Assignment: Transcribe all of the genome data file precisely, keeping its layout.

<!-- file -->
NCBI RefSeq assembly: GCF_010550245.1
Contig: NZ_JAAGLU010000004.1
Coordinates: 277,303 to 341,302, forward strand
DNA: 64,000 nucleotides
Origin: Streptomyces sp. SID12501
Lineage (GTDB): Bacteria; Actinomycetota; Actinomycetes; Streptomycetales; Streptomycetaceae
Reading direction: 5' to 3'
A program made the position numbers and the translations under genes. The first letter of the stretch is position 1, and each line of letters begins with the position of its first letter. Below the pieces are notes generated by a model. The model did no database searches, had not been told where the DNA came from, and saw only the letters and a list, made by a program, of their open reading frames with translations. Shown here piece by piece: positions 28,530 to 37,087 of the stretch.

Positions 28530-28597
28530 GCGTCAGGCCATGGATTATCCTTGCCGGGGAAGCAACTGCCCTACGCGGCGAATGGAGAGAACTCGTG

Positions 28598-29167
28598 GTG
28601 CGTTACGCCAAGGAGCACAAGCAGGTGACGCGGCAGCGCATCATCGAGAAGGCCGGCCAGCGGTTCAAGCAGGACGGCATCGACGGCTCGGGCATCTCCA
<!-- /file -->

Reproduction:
NCBI RefSeq assembly: GCF_010550245.1
Contig: NZ_JAAGLU010000004.1
Coordinates: 277,303 to 341,302, forward strand
DNA: 64,000 nucleotides
Origin: Streptomyces sp. SID12501
Lineage (GTDB): Bacteria; Actinomycetota; Actinomycetes; Streptomycetales; Streptomycetaceae
Reading direction: 5' to 3'
A program made the position numbers and the translations under genes. The first letter of the stretch is position 1, and each line of letters begins with the position of its first letter. Below the pieces are notes generated by a model. The model did no database searches, had not been told where the DNA came from, and saw only the letters and a list, made by a program, of their open reading frames with translations. Shown here piece by piece: positions 28,530 to 37,087 of the stretch.

Positions 28530-28597
28530 GCGTCAGGCCATGGATTATCCTTGCCGGGGAAGCAACTGCCCTACGCGGCGAATGGAGAGAACTCGTG

Positions 28598-29167
28598 GTG
28601 CGTTACGCCAAGGAGCACAAGCAGGTGACGCGGCAGCGCATCATCGAGAAGGCCGGCCAGCGGTTCAAGCAGGACGGCATCGACGGCTCGGGCATCTCCA